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ed pretty flat for the next few days. School was becoming easy to do underway and cooking meals down below were no longer an issue for me. Everybody seemed to be getting I a groove by day 3.
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ful day, but not much in the way of forward movement. We lost our wind by 11:00 am, but just had enough to maintain our course at an average of 2 kts. Mid afternoon we took a dip in the deep blue. We tied ourselves off and towed behind. The girls were in, playing for almost an hour!

Day 6, I start my 11pm night watch ending the day with streaks of shooting stars jetting through the water. Like comets flying through space, we had dolphins surrounding us. Unable to distinguish exact features, but able to see every move by the bioluminescence trailing behind them on every turn. They jetted forward, backward, sideways, in the air, and return again forward. Moments like these are so magical and a perfect way to end day 6. Reflecting on our day, we only did 57 miles from the last sunset to today’s sunset. Early this morning our wind completely died. 7 am we turned on the iron sails. Based on the forecast from the Amigo net and our downloaded grib from PredictWind, if we didn’t get a little bit further south before the Tehuanapec winds picked up, we would float here for a while and then get hit hard. We made the call to motor for 3 hours, our batteries needed a boost anyway. A bonus about motoring, the dolphins come to play!
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h the motoring helped us really. I guess the 15 extra miles it brought us could make a big difference later. We’ll see. Needless to say, we did a lot of drifting today. Boatschool, lots of reading, playing musical instruments, playing games, making food, pretty much sums up the day. We did see a Marlin swim by us at one point as well as sea turtles and more dolphins.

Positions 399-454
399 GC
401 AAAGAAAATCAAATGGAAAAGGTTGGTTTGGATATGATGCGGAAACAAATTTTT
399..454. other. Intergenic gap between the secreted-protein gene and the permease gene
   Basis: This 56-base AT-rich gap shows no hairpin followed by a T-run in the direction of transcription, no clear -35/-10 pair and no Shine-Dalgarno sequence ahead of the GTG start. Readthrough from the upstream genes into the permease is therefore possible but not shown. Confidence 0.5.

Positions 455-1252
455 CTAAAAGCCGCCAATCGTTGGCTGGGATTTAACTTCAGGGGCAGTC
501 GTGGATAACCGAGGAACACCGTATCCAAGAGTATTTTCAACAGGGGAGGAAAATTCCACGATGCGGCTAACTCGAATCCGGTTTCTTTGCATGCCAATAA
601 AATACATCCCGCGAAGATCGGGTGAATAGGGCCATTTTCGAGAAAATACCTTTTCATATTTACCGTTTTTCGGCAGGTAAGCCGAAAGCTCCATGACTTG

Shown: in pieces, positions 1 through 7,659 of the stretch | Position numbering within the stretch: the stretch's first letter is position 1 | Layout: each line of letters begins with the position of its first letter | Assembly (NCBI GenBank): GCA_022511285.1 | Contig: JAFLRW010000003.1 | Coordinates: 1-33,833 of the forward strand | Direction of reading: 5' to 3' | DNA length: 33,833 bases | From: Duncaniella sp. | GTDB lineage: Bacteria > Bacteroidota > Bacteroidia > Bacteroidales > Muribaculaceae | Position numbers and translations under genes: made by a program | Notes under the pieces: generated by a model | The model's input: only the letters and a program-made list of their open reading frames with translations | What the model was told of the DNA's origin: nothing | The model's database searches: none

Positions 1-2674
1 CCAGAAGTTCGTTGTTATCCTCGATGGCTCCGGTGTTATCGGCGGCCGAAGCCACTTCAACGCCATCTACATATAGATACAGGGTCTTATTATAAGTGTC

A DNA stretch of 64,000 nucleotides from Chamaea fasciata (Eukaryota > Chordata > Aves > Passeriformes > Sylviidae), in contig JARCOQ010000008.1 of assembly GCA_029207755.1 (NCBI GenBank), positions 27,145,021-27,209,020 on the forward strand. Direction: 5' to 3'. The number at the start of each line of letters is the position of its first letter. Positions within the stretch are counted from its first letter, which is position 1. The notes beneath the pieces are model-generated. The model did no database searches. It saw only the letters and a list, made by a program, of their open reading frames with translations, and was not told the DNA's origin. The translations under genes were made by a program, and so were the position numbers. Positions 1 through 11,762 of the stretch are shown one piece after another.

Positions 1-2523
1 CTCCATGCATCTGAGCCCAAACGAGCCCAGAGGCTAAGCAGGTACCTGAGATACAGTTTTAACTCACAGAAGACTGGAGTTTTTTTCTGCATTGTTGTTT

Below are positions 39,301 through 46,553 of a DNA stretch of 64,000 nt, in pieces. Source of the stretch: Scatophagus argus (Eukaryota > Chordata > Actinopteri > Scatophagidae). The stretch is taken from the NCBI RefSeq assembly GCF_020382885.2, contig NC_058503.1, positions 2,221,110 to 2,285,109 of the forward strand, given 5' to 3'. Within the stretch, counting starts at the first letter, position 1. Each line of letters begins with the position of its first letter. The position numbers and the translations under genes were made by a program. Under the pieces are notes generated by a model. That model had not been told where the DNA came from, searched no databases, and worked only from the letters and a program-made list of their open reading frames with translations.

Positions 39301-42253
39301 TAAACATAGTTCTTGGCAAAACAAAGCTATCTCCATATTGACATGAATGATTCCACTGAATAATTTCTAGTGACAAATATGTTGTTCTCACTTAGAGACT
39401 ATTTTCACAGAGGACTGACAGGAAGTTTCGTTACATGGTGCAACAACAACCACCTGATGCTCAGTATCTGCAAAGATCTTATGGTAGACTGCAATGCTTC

Day 7, we’ve completed 457 miles by the time sunset arrived. The last two days has not taken us far. Today especially was grueling. We ended up motoring for 5 hours to boost our speed and boost our batteries. Although we had decent wind 5-8kts on a close reach, we were only going 1-2 kts at best. We were fighting a 1.5 – 2 kt current. We needed more wind and it wasn’t there. We kept full sail up and trudged forward, most of the time. There was a lull between 8pm and 12 am where we might have sailed forward but actually moved backward. Ugh! Our estimated 2 week passage is looking more like 3 weeks. We are hoping for the Tehuanapec winds to help move us through this counter current until we can head in toward Costa Rica. Spirits remain high aboard Shawnigan . Ellamae stated today that she enjoys long passages ! Yay! I am enjoying this as well, but there is something frustrating about knowing the wind could be moving us at 4 a 5 kts and all we are seeing is 2-3.5 at best. Oh well, we sail on.